I’m in the in-between place right now, and it’s uncomfortable.
I’m melancholy and grieving the loss of the Annoyance Theatre NY all the time. The theater closes in a week. I keep flashing to the moments and heartache and joy it took to build it. The toll it took on me and what I learned from it. It’s very sad that it’s closing, but it’s probably a new beginning. I’m calling myself an artist these days to people I meet, as opposed to the guy who once created a theater in NY and is hoping to now be an artist.
I get bored easily. I percolate between writing my thoughts down or just thinking them endlessly. My attention span is short. I’m smoking too many cigarettes. And it’s not even nice out yet.
I read too many lists on “How To Be Happy and Productive” on Medium.com. I check my stats on socials every hour for a little hit of dopamine because someone noticed me. I log into my email obsessively, waiting for someone to need or want me for something. I’m on my phone in parks.
I’m stuffing my face with food and beer to feel better at night. I’ve put on eight pounds or so, despite keeping active. The weight-gaining antidepressant I’m on probably isn’t helping.
Today, I left voicemails and texted a bunch of old friends out of the blue. It seems no one really picks up the phone anymore unless you schedule the call. One friend called me back hours later but I didn’t pick it up. I wrote my sister, who I don’t keep in touch with much, a postcard and mailed it to her. I didn’t say why I was doing it or offer any explanation.
I’m present with my dog Star more. I’m really loving on her these days. She seems to be happy, but she pees on the rug sometimes when I’m not home. I keep having to buy a new 5' x 7' area rug from Ikea. I purchased a wet vacuum and special dog urine solution to try and clean the rug, but it doesn’t really get the smell out. If I want to be near the rug, I have to keep spraying it with lavender air freshener every 30 minutes or so.
I watch movies like 20th Century Women and pause them halfway thru to write my thoughts. I can’t seem to sit through an entire movie except in a theater where it’s socially inappropriate and a waste of money to take a break from the movie.
I had a dream last night. I was an underwater adventurer, and I was teaching kids how to be like me. It was a new thing for me to teach. I liked it because teaching improv has become old hand and not as interesting as it once was to me. What you do when you’re repeating yourself? When you are changing other people’s lives, but you are not changed yourself by the process anymore. You aren’t really learning anymore. You are simply practicing what you are good at. Ironically, you’re better at doing it than ever. I’ve gotten so much stronger as a teacher since I first began, even though I thought I was hot shit back then. But it’s not so much fun to teach anymore. I’m just repeating the same lesson plans I’ve found successful, with minor variations. And teaching improv doesn’t add up to anything tangible — you are working to change a person’s approach to fear and make-believe by 10–15%. You are making small changes in their brain patterns that you hope will stick post-class. It takes a long time for someone to become an excellent improviser. People tell me I’ve made a difference, but somehow it doesn’t reach my heart or mean as much as I wish it would.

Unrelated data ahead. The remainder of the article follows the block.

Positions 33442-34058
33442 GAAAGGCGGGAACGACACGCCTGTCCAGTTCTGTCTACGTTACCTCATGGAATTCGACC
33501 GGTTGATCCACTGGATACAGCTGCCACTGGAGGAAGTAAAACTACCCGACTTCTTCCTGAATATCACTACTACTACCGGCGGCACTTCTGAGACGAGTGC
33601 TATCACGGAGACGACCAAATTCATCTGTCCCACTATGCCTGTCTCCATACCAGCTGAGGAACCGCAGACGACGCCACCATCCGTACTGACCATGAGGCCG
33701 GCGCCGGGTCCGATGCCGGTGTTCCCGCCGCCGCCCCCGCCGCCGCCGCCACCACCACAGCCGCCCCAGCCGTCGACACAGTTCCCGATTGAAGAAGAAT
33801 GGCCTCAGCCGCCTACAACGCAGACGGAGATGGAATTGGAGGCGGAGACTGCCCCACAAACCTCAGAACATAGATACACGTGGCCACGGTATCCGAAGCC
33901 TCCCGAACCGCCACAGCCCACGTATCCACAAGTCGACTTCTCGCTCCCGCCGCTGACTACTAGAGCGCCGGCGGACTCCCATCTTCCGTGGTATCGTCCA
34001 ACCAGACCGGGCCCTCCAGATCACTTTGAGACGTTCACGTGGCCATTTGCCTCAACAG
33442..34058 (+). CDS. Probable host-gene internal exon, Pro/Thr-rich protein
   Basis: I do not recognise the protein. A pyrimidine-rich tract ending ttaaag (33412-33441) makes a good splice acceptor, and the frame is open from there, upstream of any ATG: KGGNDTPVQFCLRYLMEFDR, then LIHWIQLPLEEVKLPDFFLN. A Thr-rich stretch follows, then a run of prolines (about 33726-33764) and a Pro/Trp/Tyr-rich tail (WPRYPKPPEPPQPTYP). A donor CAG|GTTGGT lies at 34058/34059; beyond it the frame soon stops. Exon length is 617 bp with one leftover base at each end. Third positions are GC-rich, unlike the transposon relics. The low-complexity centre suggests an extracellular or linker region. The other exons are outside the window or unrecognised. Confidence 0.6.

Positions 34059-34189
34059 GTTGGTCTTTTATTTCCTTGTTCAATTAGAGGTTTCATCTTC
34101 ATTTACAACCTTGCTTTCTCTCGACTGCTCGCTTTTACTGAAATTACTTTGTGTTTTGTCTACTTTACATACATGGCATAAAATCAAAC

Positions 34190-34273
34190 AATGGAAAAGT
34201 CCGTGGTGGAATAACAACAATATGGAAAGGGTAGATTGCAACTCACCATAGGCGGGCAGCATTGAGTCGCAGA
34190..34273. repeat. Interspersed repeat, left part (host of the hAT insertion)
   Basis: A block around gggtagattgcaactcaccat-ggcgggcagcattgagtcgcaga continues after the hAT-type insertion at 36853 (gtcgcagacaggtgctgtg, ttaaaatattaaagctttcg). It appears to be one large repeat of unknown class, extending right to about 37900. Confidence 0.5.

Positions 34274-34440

But in my dream, the kid students and I go swimming one morning in the early AM. I improvise a lesson plan in undersea diving and using our magical powers. We travel into the water mains underneath an unknown city, practicing our moves and having mock battles with bad guys. It’s like a timed video game where the kids and I are trying to defeat these endless waves of low-level baddies via our moves and powers. The time flies by. We’re quite successful at beating the game. There’s a slight element of danger, but mostly overall it’s just a ton of fun. We end our diving lesson and go back to the central water facility, where I drop off the kids. As I’m toweling myself off, I bump into my old bosses from a previous job and tell them a bit about my lesson. I’m nervous they will be angry that I have new employment, but they aren’t. I explain how old ways wore me down, and I wanted to rekindle my energy doing something new. I share some of the insights I gleaned while teaching, and I get some feedback from these old mentors of mine. We pow-wow, and I feel like I’m part of a team.
I wake up and realize how much being part of an inner circle means to me. It’s what I really want. To be part of a family. Then, I tell myself to meditate, but I don’t do it.
Instead, I think, “If you stop asking questions, you’ll run out of ideas,” and I log into my email. And I do some things and kill some time and make it to the end of the day, when I write this story.